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Module 2 Application Assignment: Pharmacodynamics and Pharmacokinetics


As a clinical mental health counselor, it is important to understand the biological processes related to mental health issues. Understanding the relationship between biology and substance abuse or addiction is critical. This assignment will help you to clarify your understanding of pharmacodynamics and pharmacokinetics.

You should also listen to the lecture, review supplemental materials, and use the rubrics as guides to help you complete the assignment. This assignment will count toward your final grade and is due by Day 7, and is worth 50 points.

As part of this assignment, you will reflect on the reading material, videos, and information from the Pearson Lab - Learning Outcomes 2 and 3. You should complete all of the activities associated with learning outcomes in the lab and watch the associated videos.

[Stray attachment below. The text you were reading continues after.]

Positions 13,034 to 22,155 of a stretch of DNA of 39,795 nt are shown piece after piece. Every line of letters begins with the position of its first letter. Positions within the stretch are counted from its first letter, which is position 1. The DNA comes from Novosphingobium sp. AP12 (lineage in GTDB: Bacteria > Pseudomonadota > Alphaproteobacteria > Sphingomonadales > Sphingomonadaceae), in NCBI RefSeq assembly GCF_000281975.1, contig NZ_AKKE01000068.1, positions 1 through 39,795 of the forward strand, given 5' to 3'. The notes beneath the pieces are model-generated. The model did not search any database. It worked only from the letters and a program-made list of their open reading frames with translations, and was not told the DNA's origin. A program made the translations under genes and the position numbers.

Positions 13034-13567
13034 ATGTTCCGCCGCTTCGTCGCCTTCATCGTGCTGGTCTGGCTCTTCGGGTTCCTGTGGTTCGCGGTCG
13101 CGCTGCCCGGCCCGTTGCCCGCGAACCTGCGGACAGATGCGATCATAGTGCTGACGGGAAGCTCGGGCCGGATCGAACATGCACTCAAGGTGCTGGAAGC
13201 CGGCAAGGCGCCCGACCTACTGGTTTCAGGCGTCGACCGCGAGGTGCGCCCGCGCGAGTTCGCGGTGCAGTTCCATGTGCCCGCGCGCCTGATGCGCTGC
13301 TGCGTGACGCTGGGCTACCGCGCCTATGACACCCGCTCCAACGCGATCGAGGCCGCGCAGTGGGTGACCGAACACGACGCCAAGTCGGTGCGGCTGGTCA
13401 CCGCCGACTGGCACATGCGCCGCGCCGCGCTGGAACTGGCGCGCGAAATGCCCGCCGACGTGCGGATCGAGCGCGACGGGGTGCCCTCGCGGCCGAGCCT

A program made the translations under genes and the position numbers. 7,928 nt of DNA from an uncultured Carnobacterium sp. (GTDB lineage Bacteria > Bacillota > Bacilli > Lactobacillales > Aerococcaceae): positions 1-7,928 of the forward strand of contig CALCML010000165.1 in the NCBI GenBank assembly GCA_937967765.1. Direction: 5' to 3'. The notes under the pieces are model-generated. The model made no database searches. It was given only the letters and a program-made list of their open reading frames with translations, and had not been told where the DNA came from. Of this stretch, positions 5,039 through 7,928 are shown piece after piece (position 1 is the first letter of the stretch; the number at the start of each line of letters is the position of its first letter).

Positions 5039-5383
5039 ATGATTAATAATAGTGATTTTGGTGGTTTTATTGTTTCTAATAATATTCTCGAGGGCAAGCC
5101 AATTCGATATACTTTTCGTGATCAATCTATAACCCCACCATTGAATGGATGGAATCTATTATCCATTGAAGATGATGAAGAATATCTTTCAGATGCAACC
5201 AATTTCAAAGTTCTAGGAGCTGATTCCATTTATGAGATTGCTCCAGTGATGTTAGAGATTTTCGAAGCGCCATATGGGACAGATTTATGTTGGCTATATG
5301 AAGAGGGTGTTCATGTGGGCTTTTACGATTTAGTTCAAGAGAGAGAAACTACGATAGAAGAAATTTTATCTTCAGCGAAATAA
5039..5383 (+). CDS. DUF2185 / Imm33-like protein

Learning Outcomes

1.   Define and understand the terminology commonly associated with the field of chemical dependency.

2.   Describe the major effects of depressants, stimulants, cannabinoids, hallucinogens, opioids, and inhalants on the human brain and biological and physiological processes of the body.

3.   Describe the genetic, biological, environmental, social, psychological, and philosophical influences of addiction.


Read your textbook chapters and additional resources. Also, complete all of the related material in MyCounselingLab. Reflect on the following as part of this assignment (two or three pages).

1.   Discuss the pharmacodynamics and pharmacokinetics of opioids (2-3 paragraphs). Be sure to identify neurotransmitters, specific sites in the brain that play a role with opioids, and information related to how the drug is metabolized.

2.   Review the physiological and psychological process related to withdrawal from opioids. Symptoms and processes vary based on individual differences, the class of substance used, the amount of substance taken, and the length of time over which the substance was taken. Compare and contrast withdrawal from opioids from withdrawal from alcohol (2 paragraphs)